Organisers are ploughing ahead with the postponed Tokyo Olympics and will decide by the end of the year what "counter-measures" are required to hold them safely in the time of COVID-19.
That's according to International Olympic Committee's (IOC) Vice President John Coates, who told reporters in Sydney that organisers were "throwing whatever resources are necessary" at the Games.
"Our decision at the moment is to go ahead," he said at an event marking the 20th anniversary of the 2000 Sydney Olympics' opening ceremony.
"What we wait for is to decide what counter-measures we need to go ahead with, to proceed depending on what stage COVID is at.
"The extent of the ceremonies, the extent of the crowd participation, any necessary quarantine when they arrive in Japan. All of those things.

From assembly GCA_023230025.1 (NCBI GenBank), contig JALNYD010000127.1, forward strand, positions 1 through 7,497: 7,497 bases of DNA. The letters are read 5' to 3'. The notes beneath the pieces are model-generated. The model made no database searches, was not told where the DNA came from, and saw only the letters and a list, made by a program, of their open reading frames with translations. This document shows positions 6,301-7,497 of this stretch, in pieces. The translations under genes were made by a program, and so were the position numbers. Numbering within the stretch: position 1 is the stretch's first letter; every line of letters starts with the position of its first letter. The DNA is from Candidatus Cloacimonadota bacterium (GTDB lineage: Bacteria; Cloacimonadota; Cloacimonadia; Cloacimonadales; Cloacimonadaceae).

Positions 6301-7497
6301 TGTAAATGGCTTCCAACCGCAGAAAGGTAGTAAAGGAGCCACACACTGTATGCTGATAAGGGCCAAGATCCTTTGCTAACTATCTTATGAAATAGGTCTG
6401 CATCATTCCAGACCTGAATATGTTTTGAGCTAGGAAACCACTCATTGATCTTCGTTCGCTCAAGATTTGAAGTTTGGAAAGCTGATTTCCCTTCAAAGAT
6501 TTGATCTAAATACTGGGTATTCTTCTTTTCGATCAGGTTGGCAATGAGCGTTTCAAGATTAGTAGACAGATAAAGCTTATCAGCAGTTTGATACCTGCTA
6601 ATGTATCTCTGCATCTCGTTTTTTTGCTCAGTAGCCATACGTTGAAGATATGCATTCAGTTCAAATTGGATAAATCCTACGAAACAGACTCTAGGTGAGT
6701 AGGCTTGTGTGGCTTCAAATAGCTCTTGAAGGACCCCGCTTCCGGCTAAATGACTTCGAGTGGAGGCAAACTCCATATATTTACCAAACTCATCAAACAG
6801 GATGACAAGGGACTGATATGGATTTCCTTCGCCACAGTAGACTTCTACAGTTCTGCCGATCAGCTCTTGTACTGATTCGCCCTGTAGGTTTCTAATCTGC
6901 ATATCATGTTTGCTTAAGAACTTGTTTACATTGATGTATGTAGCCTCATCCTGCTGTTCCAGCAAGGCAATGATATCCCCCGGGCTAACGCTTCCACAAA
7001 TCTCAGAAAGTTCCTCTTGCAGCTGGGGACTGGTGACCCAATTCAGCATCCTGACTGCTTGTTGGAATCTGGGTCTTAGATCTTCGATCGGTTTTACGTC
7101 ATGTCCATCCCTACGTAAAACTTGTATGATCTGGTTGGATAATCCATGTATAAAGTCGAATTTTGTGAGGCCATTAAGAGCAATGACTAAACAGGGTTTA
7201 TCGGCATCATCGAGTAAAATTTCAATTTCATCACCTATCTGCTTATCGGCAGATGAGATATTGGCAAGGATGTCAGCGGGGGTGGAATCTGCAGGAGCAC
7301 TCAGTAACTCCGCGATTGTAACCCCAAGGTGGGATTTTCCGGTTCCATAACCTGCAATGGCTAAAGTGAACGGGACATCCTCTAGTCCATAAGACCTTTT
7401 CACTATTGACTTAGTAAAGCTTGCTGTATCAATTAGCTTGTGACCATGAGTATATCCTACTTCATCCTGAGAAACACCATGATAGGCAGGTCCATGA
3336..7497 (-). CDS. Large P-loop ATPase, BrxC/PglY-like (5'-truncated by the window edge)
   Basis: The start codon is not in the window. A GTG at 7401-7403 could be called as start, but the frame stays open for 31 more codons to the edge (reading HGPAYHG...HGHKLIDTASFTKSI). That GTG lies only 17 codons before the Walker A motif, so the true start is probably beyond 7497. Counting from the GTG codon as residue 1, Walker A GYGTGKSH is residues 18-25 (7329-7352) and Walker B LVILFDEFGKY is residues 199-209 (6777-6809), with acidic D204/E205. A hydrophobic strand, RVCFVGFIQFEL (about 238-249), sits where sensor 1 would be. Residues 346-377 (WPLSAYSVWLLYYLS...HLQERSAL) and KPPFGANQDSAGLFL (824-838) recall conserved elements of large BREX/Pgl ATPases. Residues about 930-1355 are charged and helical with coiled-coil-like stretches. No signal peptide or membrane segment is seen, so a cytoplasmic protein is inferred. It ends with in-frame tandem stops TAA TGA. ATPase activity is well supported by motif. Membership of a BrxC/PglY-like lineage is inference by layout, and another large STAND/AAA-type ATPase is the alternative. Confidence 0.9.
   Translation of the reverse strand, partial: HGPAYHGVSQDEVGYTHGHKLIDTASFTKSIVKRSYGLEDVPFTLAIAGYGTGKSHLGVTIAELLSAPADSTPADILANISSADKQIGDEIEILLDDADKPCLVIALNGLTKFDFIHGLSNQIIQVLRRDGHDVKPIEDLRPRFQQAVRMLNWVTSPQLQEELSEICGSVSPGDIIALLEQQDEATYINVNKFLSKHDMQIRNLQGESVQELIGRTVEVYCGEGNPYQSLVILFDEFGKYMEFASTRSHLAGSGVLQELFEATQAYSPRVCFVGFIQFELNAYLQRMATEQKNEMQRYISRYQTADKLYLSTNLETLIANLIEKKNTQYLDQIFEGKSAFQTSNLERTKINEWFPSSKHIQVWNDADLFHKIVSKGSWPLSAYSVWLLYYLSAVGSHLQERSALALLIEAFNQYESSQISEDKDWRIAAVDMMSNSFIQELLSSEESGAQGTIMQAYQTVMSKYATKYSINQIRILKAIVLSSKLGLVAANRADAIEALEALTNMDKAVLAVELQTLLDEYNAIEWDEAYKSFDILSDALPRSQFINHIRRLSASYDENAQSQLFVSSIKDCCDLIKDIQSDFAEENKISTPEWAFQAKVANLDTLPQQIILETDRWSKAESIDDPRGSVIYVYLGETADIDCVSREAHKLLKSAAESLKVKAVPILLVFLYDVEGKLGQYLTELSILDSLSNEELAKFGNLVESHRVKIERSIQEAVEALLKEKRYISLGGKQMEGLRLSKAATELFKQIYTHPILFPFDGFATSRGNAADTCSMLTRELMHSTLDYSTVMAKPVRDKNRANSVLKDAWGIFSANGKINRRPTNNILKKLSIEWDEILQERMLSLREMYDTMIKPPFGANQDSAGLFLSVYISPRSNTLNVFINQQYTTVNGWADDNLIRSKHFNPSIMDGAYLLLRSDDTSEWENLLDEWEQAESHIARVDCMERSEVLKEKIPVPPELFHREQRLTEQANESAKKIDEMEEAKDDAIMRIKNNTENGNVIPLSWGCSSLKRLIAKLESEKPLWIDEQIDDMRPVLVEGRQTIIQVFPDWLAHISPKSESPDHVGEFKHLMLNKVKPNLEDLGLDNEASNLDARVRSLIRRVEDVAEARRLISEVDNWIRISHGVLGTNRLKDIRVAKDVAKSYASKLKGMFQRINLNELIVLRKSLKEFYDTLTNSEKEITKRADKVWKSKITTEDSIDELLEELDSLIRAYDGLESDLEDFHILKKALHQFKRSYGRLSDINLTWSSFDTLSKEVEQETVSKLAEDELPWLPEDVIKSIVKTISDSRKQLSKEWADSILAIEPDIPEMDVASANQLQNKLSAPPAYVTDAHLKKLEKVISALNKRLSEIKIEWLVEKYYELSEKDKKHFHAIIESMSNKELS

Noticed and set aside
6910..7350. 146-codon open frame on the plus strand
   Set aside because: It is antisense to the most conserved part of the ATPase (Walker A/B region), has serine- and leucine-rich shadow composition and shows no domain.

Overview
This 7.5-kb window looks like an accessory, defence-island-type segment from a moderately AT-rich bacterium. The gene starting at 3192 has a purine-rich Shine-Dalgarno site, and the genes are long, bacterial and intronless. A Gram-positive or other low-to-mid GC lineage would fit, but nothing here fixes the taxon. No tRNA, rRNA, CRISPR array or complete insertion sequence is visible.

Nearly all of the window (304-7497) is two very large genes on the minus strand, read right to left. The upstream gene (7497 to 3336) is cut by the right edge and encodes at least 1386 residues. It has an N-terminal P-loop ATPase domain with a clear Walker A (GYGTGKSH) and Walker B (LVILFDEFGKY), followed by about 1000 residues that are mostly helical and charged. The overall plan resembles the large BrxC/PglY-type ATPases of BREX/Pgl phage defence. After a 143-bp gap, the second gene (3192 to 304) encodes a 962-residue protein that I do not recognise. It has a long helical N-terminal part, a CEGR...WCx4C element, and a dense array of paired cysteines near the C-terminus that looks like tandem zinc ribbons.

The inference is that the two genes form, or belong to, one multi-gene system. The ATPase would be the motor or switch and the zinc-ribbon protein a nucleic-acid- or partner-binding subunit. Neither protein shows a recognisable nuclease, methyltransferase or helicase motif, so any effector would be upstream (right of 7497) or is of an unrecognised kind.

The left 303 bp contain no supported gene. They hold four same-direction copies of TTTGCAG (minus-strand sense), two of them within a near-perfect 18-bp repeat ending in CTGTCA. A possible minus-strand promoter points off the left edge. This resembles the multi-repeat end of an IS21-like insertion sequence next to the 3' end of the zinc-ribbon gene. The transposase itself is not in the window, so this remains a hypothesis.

"And by the time we get to the end of the year we'll make an assessment on what counter-measures we'll need to apply."
The Japanese government and the IOC took the unprecedented decision in March to postpone the Games, which were originally scheduled to begin in July.
Tokyo officials have said they intend to put on the Games in 2021 even if the pandemic has not eased substantially.
Australia's retired five-time Olympic champion swimmer Ian Thorpe said he wanted to see the Games go ahead but was doubtful they could without a vaccine.
"First and foremost is people's health," Thorpe told reporters at the Sydney Games ceremony.
"So let's put that into perspective and if we haven't got a treatment or a vaccine for COVID, the Olympics will possibly not go ahead."